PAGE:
Big Bear gets its paws on Fox's Confectionery

- Last updated on GMT

Related tags: Management

After several recent acquisitions, Northern Foods has continued its
strategy of focusing on the fast-growing convenience food sector
with the sale of its Fox's Confectionery unit for £9.4m.

After last week's profit warning, it was almost inevitable that the UK's Northern Foods would be forced to take action to bolster its ailing business. Today it has done just that with the sale of its Fox's confectionery unit - always likely to be considered as a non-core operation - to a management buy in (MBI).

Northern Foods announced​ last week that its profits for the first half of 2003 would be well below expectations as a result of significant increases in raw material costs, an announcement which cost chief executive Jo Stewart his job.

The new management team, led by executive chairman Peter Blackburn, has wasted no time in taking action to refocus the company on its main business of producing convenience and other foods for the major retail chains, deciding to sell off the Fox's Confectionery business to Big Bear, a new company formed by a management buy-in team.

Northern Foods​ will receive £7.0 million (€10m) for Fox's Confectionery, as well as a further £2.4 million to cover the company's debts.

Fox's Confectionery produces a number of small but well-known brands, including Fox's Glacier Mints and Fruits, Paynes Poppets, Just Brazils and XXX Mints. Northern acquired the Fox's Glacier Mints business from Nestle UK for £8.0 million in 2001, and subsequently integrated it with the Paynes confectionery operation which it had purchased for £9.8 million in 1998.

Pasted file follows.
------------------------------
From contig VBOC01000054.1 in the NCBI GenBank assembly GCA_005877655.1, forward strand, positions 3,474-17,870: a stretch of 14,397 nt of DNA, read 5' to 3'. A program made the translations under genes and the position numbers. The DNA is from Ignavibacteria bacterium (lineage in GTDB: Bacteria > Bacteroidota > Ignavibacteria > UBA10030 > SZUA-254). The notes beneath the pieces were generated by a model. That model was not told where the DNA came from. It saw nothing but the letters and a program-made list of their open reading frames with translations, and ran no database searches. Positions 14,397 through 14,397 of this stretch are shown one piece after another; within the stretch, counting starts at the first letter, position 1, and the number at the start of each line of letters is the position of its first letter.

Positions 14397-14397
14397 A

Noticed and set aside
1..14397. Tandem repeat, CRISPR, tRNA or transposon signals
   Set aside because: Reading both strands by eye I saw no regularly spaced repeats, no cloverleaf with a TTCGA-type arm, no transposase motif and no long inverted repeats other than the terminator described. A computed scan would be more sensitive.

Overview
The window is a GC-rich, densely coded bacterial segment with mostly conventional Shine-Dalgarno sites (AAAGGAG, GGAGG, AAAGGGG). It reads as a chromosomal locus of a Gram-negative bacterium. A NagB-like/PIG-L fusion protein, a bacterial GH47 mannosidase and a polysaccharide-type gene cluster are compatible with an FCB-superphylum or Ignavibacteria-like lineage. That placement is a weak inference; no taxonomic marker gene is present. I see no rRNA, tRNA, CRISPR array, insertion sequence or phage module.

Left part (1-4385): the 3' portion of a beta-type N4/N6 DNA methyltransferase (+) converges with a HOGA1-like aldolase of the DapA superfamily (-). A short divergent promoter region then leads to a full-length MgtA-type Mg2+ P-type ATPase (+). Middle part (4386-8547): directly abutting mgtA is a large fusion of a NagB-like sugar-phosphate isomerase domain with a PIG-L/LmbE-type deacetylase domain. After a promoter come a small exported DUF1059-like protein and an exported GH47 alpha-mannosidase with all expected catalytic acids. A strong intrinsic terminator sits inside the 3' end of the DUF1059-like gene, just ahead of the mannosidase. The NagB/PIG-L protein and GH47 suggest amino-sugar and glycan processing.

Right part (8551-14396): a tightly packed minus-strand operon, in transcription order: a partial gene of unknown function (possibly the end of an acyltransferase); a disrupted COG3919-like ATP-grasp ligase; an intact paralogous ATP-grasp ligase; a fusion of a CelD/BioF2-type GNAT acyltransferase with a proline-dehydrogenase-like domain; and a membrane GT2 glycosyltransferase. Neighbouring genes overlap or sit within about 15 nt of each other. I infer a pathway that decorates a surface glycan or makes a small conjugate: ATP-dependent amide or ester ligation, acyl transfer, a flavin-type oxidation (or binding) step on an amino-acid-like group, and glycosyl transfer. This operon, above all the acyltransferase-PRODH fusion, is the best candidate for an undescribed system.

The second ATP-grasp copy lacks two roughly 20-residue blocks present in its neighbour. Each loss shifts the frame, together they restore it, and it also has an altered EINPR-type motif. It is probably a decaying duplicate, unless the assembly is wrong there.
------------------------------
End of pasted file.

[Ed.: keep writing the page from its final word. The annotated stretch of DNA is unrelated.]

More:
The Lift Lemon Tea brand, which was acquired as part of Paynes, was sold to Hicks, Muse, Tate & Furst for £8.2 million in 2001. Production of the Paynes confectionery brands was transferred to Fox's facility in Leicester last year and Northern is still looking for a buyer for the Paynes factory site in Croydon.

The Fox's biscuits business, which has been one of the poorest performers for Northern in recent quarters as a result of high ingredient costs, is not part of the business being sold, and it is unclear whether Northern will seek a buyer for that unit as well.

It is certainly a poor fit with the rest of its business, bolstered recently through the acquisitions of Solway Foods and San Marco frozen pizzas, both of which are key operators in the core convenience food market.

Related topics: Markets

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